Sunlight may trigger hormone that makes men hungrier, study suggests
Solar exposure induces food-seeking behaviour and food intake in men, but not in women. These results may lead to therapeutic opportunities for sex-based treatments of endocrine-related diseases
Have you ever thought or wondered whether men and women react equally to environmental cues? For example, do our female and male bodies react equally to ultraviolet (UV) radiation?
In a new study led by the Department of Human Genetics and Biochemistry, at Tel Aviv University, in Israel, researchers analyzed human dietary data of approximately 3,000 people over a year to see whether sunlight exposure has any effect on appetite. What they reveal is rather interesting, they find that men are significantly affected by solar radiation and its seasonal fluctuation compared to women, resulting in a more pronounced energy intake during summer.
Appetite regulation is a complex process that directly influences health, and it mainly involves ghrelin and leptin hormones. The environmental factors that control ghrelin secretion are music, light, and odor.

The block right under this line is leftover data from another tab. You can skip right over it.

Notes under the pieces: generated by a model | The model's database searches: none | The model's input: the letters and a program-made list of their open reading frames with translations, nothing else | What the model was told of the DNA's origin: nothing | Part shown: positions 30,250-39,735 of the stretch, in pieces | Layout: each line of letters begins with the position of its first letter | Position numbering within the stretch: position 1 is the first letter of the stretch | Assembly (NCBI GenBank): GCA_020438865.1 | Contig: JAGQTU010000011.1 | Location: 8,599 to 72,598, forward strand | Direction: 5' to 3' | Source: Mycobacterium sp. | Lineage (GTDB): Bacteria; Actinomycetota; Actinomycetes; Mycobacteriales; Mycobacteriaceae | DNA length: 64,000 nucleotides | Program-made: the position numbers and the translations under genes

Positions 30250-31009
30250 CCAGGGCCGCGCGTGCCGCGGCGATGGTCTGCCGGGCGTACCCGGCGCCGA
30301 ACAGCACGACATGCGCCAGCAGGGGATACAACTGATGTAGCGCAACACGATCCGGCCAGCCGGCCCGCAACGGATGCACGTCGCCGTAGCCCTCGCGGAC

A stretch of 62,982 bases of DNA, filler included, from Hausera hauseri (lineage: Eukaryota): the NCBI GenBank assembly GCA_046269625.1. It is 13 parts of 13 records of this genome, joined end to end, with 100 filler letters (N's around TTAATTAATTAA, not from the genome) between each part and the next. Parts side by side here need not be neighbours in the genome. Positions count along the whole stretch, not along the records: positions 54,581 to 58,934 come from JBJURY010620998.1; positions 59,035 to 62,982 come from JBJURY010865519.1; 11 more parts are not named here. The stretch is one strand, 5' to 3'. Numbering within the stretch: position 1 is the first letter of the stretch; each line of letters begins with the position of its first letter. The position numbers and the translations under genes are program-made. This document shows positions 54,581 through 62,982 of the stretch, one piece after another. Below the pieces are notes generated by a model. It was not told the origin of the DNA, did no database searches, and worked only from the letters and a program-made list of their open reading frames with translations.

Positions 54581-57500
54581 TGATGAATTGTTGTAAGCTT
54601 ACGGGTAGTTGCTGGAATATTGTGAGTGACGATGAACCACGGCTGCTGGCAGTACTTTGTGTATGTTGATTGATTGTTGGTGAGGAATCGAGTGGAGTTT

To analyze the studies results’ researchers averaged the monthly direct solar radiation data and found that men significantly increase energy consumption during the summer (March to September) as compared to winter (October to February) (2,188Kcal versus 1,875Kcal, respectively), while energy consumption in women remains the same (1,475Kcal versus 1,507Kcal, respectively).
To further explore the difference between the response of men and women to solar exposure, lead researchers asked volunteers to expose to the sun for 25 minutes on a sunny day. Upon solar exposure, in men, there is an enhancement of lipid and steroid metabolism while in women a decrease is observed. Their data suggests that, while both sexes increase their response to environmental cues and decrease their extracellular vesicle pathways, in terms of the immune system and metabolism, men and women react differently. These results are in line with the behavioral data obtained in mice and with reports from human subjects treated with phototherapy.
This study is one of the first of its kind to reveal that sunlight exposure enhances food-seeking behavior in males via ghrelin and a process that is prevented in females.